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Ftrom LA Times: Muir Dawson - Obituary

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  • Fred Chang
    http://www.latimes.com/news/printedition/california/la-me-dawson24feb24,1,3843968.story OBITUARIES Muir Dawson, 83; Second-Generation Partner in L.A. s Oldest
    Message 1 of 1 , Feb 25, 2005

      Muir Dawson, 83; Second-Generation Partner in L.A.'s
      Oldest Bookshop
      By Myrna Oliver
      Times Staff Writer

      February 24, 2005

      Muir Dawson, one in a line of Dawsons who ran Los
      Angeles' oldest continuously operating bookstore, has
      died. He was 83.

      Dawson, who oversaw the Dawson's Book Shop for more
      than 50 years, died Monday night in his Silver Lake
      home of heart failure, said his son, Michael, who owns
      and operates the shop now located on Larchmont

      A partner in the bookstore since 1947, Muir Dawson
      specialized in rare books on the history of printing.
      He also led several projects in the Dawson family's
      publishing business. Between 1906 and 2003, Dawson's
      Book Shop published 383 projects.

      "It is questionable if publishing by booksellers at
      present is a moneymaking activity, but it certainly is
      fun," Dawson wrote recently in an essay on his life in
      the book trade due for publication later this year to
      mark the store's centennial.

      The shop is known for its rare books on California
      history, Western Americana and more recently,

      Dawson, who retired in 1995, worked many years in
      partnership with Glen, his older brother. Glen Dawson
      became a partner in 1936 and retired in 1992. It was
      the brothers who moved the shop to its current
      Larchmont Village address in 1968 after four downtown
      Los Angeles locations

      A cultural crossroads for the city for almost a
      century, the shop was opened on South Broadway by
      their father, Ernest, in April 1905. Along with Jake
      Zeitlin and Harry Levinson, Ernest Dawson has been
      credited with putting Los Angeles on an equal footing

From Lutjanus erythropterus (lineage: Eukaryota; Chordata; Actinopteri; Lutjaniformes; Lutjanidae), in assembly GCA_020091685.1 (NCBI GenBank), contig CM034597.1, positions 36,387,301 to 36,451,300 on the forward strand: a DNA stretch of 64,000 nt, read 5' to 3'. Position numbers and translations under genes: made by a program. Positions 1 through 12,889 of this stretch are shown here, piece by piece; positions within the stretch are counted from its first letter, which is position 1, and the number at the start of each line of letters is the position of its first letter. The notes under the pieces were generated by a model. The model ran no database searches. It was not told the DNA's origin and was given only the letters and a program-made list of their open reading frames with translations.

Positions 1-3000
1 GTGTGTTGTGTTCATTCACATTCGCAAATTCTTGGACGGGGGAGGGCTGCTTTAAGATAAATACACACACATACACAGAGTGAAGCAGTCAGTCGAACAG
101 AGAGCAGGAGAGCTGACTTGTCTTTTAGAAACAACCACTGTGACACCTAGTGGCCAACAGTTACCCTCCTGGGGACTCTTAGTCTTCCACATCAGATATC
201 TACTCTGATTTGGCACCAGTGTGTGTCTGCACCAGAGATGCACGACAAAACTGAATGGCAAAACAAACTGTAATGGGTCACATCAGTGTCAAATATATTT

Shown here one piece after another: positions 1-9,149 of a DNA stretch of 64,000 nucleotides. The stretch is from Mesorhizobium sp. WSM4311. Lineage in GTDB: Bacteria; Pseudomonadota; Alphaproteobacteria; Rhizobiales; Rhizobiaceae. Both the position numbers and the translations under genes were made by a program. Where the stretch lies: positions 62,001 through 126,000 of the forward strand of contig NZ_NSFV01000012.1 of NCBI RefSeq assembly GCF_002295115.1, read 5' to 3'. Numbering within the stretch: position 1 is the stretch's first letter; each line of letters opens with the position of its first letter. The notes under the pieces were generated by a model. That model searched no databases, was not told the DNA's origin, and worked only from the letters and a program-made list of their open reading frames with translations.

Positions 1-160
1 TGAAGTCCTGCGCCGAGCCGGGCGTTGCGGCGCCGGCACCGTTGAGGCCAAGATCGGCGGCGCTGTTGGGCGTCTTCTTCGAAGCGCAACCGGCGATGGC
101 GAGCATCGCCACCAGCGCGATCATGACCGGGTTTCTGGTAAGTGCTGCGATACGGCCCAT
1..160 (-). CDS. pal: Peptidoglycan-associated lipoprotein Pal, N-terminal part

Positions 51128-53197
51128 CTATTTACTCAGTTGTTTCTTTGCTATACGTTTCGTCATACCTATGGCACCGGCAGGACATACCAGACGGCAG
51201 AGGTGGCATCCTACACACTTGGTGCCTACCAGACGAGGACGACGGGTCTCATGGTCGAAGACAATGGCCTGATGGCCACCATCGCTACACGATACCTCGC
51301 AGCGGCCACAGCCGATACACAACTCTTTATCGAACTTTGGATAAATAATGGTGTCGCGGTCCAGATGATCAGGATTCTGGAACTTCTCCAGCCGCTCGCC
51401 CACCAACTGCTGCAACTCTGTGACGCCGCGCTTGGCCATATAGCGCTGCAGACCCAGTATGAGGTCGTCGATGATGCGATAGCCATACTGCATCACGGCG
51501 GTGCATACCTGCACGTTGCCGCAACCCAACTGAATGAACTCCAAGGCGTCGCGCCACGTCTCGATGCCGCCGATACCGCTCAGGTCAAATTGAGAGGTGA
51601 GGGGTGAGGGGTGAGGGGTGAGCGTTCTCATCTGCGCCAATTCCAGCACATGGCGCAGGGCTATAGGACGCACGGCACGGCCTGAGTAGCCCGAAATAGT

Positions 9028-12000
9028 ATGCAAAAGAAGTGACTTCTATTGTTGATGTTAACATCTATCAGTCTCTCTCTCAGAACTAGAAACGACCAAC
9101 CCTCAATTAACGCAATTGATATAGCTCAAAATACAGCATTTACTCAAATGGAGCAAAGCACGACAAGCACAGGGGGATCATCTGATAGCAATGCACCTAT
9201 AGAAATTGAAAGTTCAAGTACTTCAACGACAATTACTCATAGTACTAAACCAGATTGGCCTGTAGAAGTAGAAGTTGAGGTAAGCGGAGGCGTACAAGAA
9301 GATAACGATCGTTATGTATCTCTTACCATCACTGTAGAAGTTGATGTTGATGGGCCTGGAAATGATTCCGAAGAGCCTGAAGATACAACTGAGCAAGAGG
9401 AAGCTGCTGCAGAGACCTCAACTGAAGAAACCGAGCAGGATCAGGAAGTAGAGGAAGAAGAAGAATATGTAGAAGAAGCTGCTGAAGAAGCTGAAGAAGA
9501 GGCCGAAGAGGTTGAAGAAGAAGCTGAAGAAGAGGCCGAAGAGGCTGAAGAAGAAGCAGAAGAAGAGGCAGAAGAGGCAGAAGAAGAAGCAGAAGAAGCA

with New York and Chicago in the antiquarian book

      Tragic events directed the bookshop toward its
      specialty of California and Western books a year after
      it opened � the 1906 San Francisco earthquake and
      fire, which destroyed most of the state's rare books.
      Seeing an opportunity, Ernest Dawson bought all the
      old California books he could locate and sold them to
      the barren libraries, bookstores and collectors at
      considerable profit. Ernest Dawson published the
      city's first catalog of rare books in 1907. Four years
      later, he made his first buying trip to London and
      Rome with $300. He shipped home dozens of books in

      "This business was built on buying cheap in London and
      selling cheap in Los Angeles," Muir Dawson told The
      Times decades later.

      The bookshop also became known for its catalogs,
      indexed for years at the UCLA Powell Library and
      considered a valuable tool for bibliographers and
      librarians. The Dawson brothers were credited with
      helping UCLA librarian Lawrence Clark Powell build the
      university's Special Collections after World War II.

      Born in Los Angeles, Dawson was the fourth child of
      Ernest and Sadie Dawson.

      A champion skier, Dawson took first place in the 1940
      Mt. San Antonio and Sun Valley racing championships
      sponsored by the Ski Mountaineers of the Sierra Club.
      During World War II, he served with the Army mountain
      artillery battalion teaching soldiers to ski.

      After a course in printing at Scripps College while
      completing his degree at Pomona College in 1949, Muir
      Dawson began building the shop's inventory of books
      devoted to fine printing and book art. Intrigued with
      the work of early 19th century British wood engraver
      Thomas Bewick, he gradually added woodblocks and other
      artifacts of printing history, as well as graphic art
      from Japan.

      Unlike their father, who was more of a merchandiser
      than a book lover, the two brothers kept a cache of
      books in a backroom of the shop that they could not
      part with. "Because we love them!" Muir Dawson told
      The Times in 1984. Both brothers have maintained their
      own collections in their homes.

      "Father said a bookseller shouldn't be a book
      collector because it competes with the customers,"
      Muir Dawson said. "But we think he meant they
      shouldn't be big collectors. I think that if a seller
      isn't collecting, there's something dead in him.
      You've got to have the passion for books."

      Muir Dawson was a former local and national president
      of the Antiquarian Booksellers Assn. of America and
      former president of the Book Club of California.

      In addition to his son, Michael, Dawson is survived by
      his wife of 57 years, Agnes; his brother, Glen;
      sisters Fern Dawson Shochat and June Dawson McKeon;
      and a grandson.

      A memorial service is planned for April in connection
      with Dawson's centennial.

      Fred Chang
      Port Orchard <--> Bremerton <---------> Seattle
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